Display Graphics At Retail Stores: Effectiveness
In-store displays are proven to be effective in motivating shoppers to attend, remember, and buy products in grocery stores. The most effective displays are likely to be boldly colorful and to evoke the best scents, colors, and textures of the featured product. Unfortunately, we could not find a publicly available source that directly addressed the subconscious or psychological underpinnings of effective in-store display design in a grocery setting, but we found some adjacent information that may provide insight into such matters.
We started our research with high-quality research sources like NCBI, ResearchGate and their peers. While these sites often contain data about neuroscience and practical psychology, none of the sources discussing in-store displays in grocery stores directly addressed subconscious motivators or other psychological factors associated with effective in-store graphics displays.
Seeking more information, we turned to the web presences and press releases of major grocery retailers like Kroger, Walmart, Safeway, and others. Major companies like these often publish reports on business strategies and practices. However, we did not find anything directly discussing the psychological underpinnings of graphics displays in grocery stores from these sources.
Still pursuing grocery store information, we scoured sources like MarketingDesks and TheBalanceSMB, which often analyze the marketing data that comes out of retail businesses. This did lead us to a report discussing a partnership between Kroger and Microsoft that included some discussion of a major visual update to improve customer experience, but once again psychological underpinnings were not directly discussed.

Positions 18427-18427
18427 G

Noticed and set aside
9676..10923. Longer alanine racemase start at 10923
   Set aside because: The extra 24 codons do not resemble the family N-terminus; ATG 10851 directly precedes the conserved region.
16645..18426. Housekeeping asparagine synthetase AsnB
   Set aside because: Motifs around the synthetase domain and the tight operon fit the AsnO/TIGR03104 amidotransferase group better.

Next, we tried approaching the matter from the other end. We dove into the web presences of the makers and sellers of in-store displays, such as Great Northern Instore, ImagiCorps, and Felbro Displays. This strategy led us to a high-quality survey of customer impressions, the survey report failed to directly address or analyze the underlying psychology of its subject matter.
Finally, we broadened the scope of our research, turning to general food and retail industry sources like the Food Marketing Institute and Progressive Grocer, among others. Some information addressing the effectiveness and importance of POPs in a general retail setting emerged. Some parts of this source touched on shoppers' decision-making processes and thoughts, but the source only addressed those in a general retail setting and not specifically within grocery stores.
GROCERY IN-STORE DISPLAYS
In-store displays at grocery stores can make a lasting brand and/or product impression. In one study, 62 percent of the grocery shoppers recall the type of product being displayed after seeing an in-store display on their last major grocery shopping trip. About 25 percent say they may purchase more of a product on a display. These customers describe the display as jolting the shopper out of his/her "autopilot," and therefore spurring unplanned purchases. In the same study, over 30 percent of shoppers say they would be more likely to try a new product based on a display.
Around 65 percent of shoppers specifically claimed that "eye-catching" graphics are important in in-store displays. Imagery that evokes foods' scents, textures, and colors can evoke a feeling of cheerfulness and hunger in grocery shoppers.
GENERAL RETAIL IN-STORE DISPLAYS
Point of Purchase (POP) displays are especially useful for new products. POP displays draw attention from 44 more customers to new product offerings. As much as 82 percent of product purchase decisions are made inside a retail store. POP displays encourage customers to make immediate, unplanned purchases.
In-store displays can be enhanced by in-store product placement and arrangements. One case study found that doubling the display space for fruit increased sales by 44 percent. Surgery beverages, coffee, and alcohol also generate more sales from more display space.
In fast food locations like McDonald's, "high energy" colors in in-store displays and fixtures have a track record of appealing to kids and lending a sense of urgency to customers that can speed up turnover.
In-Store displays with bold graphics, high energy colors, and sensorially evocative images of food products are likely to have the highest impact on sales. While we did not find a publicly accessible source that directly addressed the psychological mechanics of in-store displays, we found some indications that in-store displays can jog customers out of a low-engagement state and give them a chance to consider additional in-store purchases.